Getting Out the Vote
This year, our country marked the 18th anniversary of the Americans
with Disabilities Act of 1990 (ADA). As a rabbi with a disability, the 18 th
anniversary held special meaning for me. The ADA literally gave new life
to Americans with disabilities by tearing down physical barriers, making
discrimination illegal, and creating new opportunities for education and
employment. But as Senator Harkin (D-Iowa), an original sponsor of the
ADA said at a summer ADA celebration on Capitol Hill, “With the ADA,
we have climbed the mountain and reached the top, but we still have not
fully arrived at the Promised Land.”
In other words, we have much to do.
Among the immediate priorities is making sure that Americans with
disabilities, who number more than 50 million people, get out to the polls on
election day. The Civil Rights Act of 1964 was followed by the National
Voting Rights Act of 1965, ensuring that Americans of color were not
prevented from voting. Although the ADA was followed with similar
legislation, greater effort must be devoted to enforcement of the law.
How can we as congregational or community-based rabbis help?
In reality, many polling places are still inaccessible in various ways.
One of the most significant accessibility problems is ill-informed poll
workers who do not know how to use the accessible voting machines or are
unaware some people with disabilities are allowed to have an aide of their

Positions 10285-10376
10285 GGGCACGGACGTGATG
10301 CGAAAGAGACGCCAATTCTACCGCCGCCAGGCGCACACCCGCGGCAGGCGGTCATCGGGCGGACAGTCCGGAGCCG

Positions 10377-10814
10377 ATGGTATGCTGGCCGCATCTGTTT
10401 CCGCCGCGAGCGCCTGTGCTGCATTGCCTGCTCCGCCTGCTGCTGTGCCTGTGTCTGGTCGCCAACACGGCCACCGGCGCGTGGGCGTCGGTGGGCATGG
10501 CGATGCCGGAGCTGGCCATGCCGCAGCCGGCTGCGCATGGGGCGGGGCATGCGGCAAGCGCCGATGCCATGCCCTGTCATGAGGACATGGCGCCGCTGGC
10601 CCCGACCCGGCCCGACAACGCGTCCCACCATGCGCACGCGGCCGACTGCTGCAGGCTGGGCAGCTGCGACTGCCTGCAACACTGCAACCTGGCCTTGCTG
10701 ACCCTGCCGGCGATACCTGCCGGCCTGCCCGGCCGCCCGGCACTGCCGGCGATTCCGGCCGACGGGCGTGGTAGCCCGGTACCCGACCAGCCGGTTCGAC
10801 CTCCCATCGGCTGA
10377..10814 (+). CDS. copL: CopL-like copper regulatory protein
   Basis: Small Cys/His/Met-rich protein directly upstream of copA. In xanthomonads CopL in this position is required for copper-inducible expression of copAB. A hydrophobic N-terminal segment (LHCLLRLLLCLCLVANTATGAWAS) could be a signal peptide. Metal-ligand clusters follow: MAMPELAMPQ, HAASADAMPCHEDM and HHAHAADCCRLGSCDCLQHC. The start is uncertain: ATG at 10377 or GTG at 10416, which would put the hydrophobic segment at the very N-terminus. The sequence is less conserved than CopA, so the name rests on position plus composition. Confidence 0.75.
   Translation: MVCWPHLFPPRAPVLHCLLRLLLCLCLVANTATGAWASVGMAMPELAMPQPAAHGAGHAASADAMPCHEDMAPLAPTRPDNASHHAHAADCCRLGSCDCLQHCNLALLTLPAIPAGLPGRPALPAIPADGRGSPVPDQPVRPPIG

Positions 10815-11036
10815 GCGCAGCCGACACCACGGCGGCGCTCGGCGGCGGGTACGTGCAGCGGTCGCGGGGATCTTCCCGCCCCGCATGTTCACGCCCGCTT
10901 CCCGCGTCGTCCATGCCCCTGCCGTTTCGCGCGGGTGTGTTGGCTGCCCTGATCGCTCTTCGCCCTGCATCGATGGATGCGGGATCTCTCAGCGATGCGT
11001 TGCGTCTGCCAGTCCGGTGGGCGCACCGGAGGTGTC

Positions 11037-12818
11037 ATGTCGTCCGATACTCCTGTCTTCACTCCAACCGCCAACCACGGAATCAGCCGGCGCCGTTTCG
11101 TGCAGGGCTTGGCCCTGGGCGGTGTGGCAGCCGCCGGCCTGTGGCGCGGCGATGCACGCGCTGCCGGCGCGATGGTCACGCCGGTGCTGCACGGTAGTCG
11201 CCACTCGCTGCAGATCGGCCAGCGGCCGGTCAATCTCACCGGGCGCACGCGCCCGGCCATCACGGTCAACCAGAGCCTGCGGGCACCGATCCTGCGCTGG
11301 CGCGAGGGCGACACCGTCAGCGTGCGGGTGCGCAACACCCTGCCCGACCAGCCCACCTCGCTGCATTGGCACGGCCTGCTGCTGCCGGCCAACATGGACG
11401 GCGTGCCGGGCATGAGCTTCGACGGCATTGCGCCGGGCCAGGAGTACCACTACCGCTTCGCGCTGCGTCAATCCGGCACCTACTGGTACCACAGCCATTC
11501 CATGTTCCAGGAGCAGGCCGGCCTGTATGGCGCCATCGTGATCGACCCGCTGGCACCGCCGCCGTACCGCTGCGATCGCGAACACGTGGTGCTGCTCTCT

choice accompany them into the booth. It would be a real service if every
rabbi appealed for people to volunteer to be poll workers. Volunteers just
need to contact their local election board. It is not too late for this
November’s election and just about every jurisdiction is still short of poll
All rabbis should read the URJ Commission on Social Action’s “Get
Out the Vote 2008 Guide.” Pages 6 & 7 in the guide are devoted to
assisting voters with disabilities, listing practical suggestions and vital
information. This PDF document can be found at
A crucial first step is encouraging trustworthy people to check in
advance that local polling places are fully accessible to individuals with
disabilities. Keep an eye out for elevators, lifts, ramps, disability-accessible
parking spots, etc. Where such accessibility aids do not exist, contact your
local Board of Elections to address these issues.
Some synagogues have developed a list of volunteers who will drive
people with disabilities and/or seniors to polling places. Now is the time to
create such a list; then, by means of emails, fliers and Web sites, publicize
that rides are available and detail how they can be ascertained.
The number of Americans with disabilities is staggering, an invisible
minority. If these Americans were able to vote, they could have a significant
and tremendous impact on each party’s agenda for the next presidential
administration, as well as on the 111th Congress.
Rabbi Lynne Landsberg
Chair, CCAR Ad Hoc Committee on Disability Awareness & Inclusion
Senior Advisor on Disability Issues
Religious Action Center of Reform Judaism
URJ Department of Jewish Family Concerns
"Treat no one lightly and think nothing is useless, for everyone has a
moment and everything has a place." --Pirke Avot, Ethics of Our Fathers,